Lesson plan

Finding More

Using an engaging read-aloud, your students will learn all about the concept of comparison in maths!
Need extra help for EL students? Try theWhich One Has More?Pre-lesson.
EL Adjustments
GradeSubjectView aligned standards

No standards associated with this content.

No standards associated with this content.

Which set of standards are you looking for?

Need extra help for EL students? Try theWhich One Has More?Pre-lesson.

Students will be able to compare numbers 1-10 to determine which is greater.

The adjustment to the whole group lesson is a modification to differentiate for children who are English learners.
EL adjustments
(2 minutes)
More or Less Butterflies
  • Gather the class together for a read-aloud.
  • Show the cover of the book and say, "This book is called Gavin the Gator: Greater Than and Less Than. Does anyone know what the words 'greater' and 'less' mean?"
  • Ask students to share their ideas and say, "Greater means there is more of something and less means there is a smaller amount."
(10 minutes)
  • Read the book aloud.
  • Model a "think aloud" and emphasize the concept of greater than/less than by using context clues and visuals from the book, maths manipulatives to model comparisons, and a number line to illustrate which of the two groups is greater than or less than the other.
  • Pause a few pages into the book and ask students to help you decide which number is greater than the other number. Encourage students to use the number line for support.
(5 minutes)
  • Explain that now students will practise working together to decide which group has more items.
  • Display the manipulatives and model how you will pass a handful (less than 10) to each student. Then they will each count their items and compare to find out who has the greater number of items.
  • Pair students together and pass out a handful (less than 10) of maths manipulatives to each student.
  • Mid-way through, pause students and share out the different ways they are counting and comparing their materials, e.g., "I see that Nate and Sia are each counting their items and then trading to recount the groups before they decide which group has more items."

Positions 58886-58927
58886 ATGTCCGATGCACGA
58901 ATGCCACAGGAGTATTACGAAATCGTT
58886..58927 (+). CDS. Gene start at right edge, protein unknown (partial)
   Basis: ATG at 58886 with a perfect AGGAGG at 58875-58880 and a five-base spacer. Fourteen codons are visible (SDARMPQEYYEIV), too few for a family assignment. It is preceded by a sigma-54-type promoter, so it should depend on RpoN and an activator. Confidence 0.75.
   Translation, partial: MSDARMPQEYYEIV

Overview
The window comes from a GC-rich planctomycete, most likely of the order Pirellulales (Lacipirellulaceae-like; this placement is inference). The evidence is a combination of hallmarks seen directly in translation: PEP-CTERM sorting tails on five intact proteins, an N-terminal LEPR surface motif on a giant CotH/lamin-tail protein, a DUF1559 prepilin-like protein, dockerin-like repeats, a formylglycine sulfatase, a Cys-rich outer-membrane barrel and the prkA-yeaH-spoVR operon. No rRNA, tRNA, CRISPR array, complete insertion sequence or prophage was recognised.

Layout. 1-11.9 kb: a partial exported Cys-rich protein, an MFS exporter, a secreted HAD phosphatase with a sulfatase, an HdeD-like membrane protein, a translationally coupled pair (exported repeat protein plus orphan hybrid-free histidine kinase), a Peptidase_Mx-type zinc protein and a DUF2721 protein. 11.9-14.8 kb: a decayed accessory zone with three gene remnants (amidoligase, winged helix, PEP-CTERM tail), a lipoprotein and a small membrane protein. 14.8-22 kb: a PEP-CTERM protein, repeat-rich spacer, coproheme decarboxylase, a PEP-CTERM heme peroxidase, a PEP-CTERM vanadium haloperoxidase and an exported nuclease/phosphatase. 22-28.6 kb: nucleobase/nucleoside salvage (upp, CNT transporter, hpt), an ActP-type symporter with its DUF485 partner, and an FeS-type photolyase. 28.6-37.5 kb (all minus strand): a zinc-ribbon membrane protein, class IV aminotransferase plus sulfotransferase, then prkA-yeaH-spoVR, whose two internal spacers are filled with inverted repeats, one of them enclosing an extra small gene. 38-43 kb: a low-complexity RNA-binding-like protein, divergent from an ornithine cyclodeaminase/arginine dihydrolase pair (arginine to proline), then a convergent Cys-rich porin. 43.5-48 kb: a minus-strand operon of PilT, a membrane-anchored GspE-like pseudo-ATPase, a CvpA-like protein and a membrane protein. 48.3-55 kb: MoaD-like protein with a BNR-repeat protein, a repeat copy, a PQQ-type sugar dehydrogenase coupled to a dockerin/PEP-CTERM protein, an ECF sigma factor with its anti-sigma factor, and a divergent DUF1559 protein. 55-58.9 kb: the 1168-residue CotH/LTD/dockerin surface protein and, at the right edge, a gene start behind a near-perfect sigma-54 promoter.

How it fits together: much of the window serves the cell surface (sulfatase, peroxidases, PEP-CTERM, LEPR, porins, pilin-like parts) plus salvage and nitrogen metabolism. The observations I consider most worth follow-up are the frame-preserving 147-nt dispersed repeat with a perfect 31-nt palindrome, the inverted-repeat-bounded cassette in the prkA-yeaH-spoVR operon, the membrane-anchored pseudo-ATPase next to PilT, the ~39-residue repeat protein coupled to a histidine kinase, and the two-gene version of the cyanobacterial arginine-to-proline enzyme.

(10 minutes)
  • Display the More or Less Buttterflies worksheet to the class and explain the directions.
  • Pass out the worksheets for students to complete independently.

Support:

  • Work with a small group of students to practise comparing smaller groups of numbers (1–3).
  • Review or practise counting 1–10 using songs, stories, or resources such as a number line.
  • Pass out individual number lines and maths manipulatives for students to use when doing their independent work.

Enrichment:

  • Encourage students to compare numbers 5–10 using the language "less than or greater than" and teach them the comparison symbols.
(5 minutes)
  • Check in with students as they are working independently to assess their ability to determine if a quantity is more or less by asking guiding questions such as, "How many are in this group? How do you know?" "Which group has more? Can you show me?"
  • Collect student work to check that they were able to accurately determine which group contained more.
  • As students are working in both pairs and individually, check for any areas of confusion to address either individually or as a whole group (e.g., unable to differentiate between 'more' and 'less,' miscounting groups, etc).
(3 minutes)
  • Gather the class back together to close the session.
  • Review today's new concepts of more and less using two groups of maths manipulatives (e.g., a group of 6 and a group of 7) using student input to determine which group is greater.

Add to collection

Create new collection

Create new collection

New Collection

0